Because they know better:
Her new tack also echoes a growing consensus among scientists that using phones and computers can be compulsive, both emotionally and physically, which helps explain why drivers may have trouble turning off their devices even if they want to. In effect, they are saying that the running joke about BlackBerrys as “CrackBerrys” is more serious than people think.
“Addiction to these devices is a very good way to think about it,” Ms. Hersman said in an interview. “It’s not unlike smoking. We have to get to a place where it’s not in vogue anymore, where people recognize it’s harmful and there’s a risk and it’s not worth it.”
She added: “If you can’t control your impulses, you need to lock your phone in the trunk.”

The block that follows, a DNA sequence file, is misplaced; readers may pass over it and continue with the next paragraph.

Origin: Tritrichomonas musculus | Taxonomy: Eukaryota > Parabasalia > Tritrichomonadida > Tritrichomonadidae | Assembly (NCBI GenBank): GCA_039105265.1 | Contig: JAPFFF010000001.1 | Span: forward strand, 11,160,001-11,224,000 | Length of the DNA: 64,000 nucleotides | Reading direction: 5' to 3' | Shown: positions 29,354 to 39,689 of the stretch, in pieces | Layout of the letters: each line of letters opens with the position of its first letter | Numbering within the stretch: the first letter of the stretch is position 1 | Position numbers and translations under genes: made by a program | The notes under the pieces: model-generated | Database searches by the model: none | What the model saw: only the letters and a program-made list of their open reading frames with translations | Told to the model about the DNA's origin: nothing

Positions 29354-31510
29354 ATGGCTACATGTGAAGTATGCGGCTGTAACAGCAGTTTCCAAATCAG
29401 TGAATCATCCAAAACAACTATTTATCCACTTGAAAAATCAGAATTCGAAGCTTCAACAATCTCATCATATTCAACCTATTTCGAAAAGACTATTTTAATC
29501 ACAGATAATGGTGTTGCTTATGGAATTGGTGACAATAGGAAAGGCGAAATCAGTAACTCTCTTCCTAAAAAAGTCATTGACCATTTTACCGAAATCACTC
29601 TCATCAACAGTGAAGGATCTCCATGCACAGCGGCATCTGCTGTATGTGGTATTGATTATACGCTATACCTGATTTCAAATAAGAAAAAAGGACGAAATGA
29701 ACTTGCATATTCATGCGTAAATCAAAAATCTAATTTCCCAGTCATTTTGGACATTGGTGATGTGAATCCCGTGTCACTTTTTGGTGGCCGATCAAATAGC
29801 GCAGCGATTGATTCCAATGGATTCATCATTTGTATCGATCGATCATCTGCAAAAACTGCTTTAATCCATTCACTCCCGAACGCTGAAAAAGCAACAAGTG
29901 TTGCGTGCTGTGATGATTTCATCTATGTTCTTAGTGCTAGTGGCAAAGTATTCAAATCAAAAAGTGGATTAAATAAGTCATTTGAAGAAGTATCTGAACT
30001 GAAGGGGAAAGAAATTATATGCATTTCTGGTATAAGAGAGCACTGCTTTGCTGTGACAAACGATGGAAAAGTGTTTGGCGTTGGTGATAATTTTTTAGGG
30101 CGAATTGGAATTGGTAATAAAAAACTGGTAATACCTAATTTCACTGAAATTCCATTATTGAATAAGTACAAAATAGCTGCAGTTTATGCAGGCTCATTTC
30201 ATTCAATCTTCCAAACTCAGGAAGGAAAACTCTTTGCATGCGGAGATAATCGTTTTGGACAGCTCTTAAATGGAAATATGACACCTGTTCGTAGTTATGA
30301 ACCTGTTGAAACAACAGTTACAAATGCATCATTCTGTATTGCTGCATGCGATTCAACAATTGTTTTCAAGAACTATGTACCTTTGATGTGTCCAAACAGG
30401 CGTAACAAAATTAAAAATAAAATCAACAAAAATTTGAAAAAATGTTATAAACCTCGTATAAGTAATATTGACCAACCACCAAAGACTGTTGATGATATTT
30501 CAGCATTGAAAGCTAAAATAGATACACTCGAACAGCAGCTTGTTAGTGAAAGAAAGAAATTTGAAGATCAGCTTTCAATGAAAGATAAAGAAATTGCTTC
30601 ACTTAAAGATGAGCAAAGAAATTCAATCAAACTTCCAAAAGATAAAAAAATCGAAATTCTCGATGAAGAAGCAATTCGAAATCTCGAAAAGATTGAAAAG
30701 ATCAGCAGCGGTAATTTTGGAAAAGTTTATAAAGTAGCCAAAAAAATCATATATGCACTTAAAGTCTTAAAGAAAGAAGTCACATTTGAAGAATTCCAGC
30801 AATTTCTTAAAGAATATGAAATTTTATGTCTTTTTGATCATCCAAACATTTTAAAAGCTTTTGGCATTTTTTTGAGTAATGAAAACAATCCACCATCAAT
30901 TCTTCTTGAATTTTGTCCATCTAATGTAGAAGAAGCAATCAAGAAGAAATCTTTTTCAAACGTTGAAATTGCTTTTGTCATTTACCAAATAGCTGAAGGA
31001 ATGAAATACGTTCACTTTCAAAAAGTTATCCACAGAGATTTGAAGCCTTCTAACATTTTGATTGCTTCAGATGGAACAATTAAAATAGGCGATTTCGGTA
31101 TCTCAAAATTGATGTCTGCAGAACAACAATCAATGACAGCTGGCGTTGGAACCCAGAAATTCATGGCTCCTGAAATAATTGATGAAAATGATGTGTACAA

You know what’s distracting? Talking to a passenger in the seat next to you. You look at him or her. You make eye contact. You change the radio station when they put on a song you don’t like. Ban that!
From Walter Olson we see that government officials are overstating the danger of texting-while-driving to scare the crap out of people and encourage hasty legislation:
Columnist Mona Charen:
Is that true? No. In a detailed report on distracted driving issued earlier this year, the National Highway Traffic Safety Administration found that only 995 deaths resulted from distraction by cell phones in 2010. The 3,000-person figure refers to all distracted driving.
It’s true that the problem of driver distraction due to cellphones (and radios, and other passengers, and the need to fish quarters out of one’s pocket approaching a toll booth) is a real one worth the attention of (mostly local and state) road operators. It’s also true, as columnist Charen notes, that overall highway deaths have been dropping steadily, from 44,599 in 1990 to 32,885 in 2010, even though there are now more licensed drivers and cars on the road, and of course vastly more phones. That’s no “epidemic.”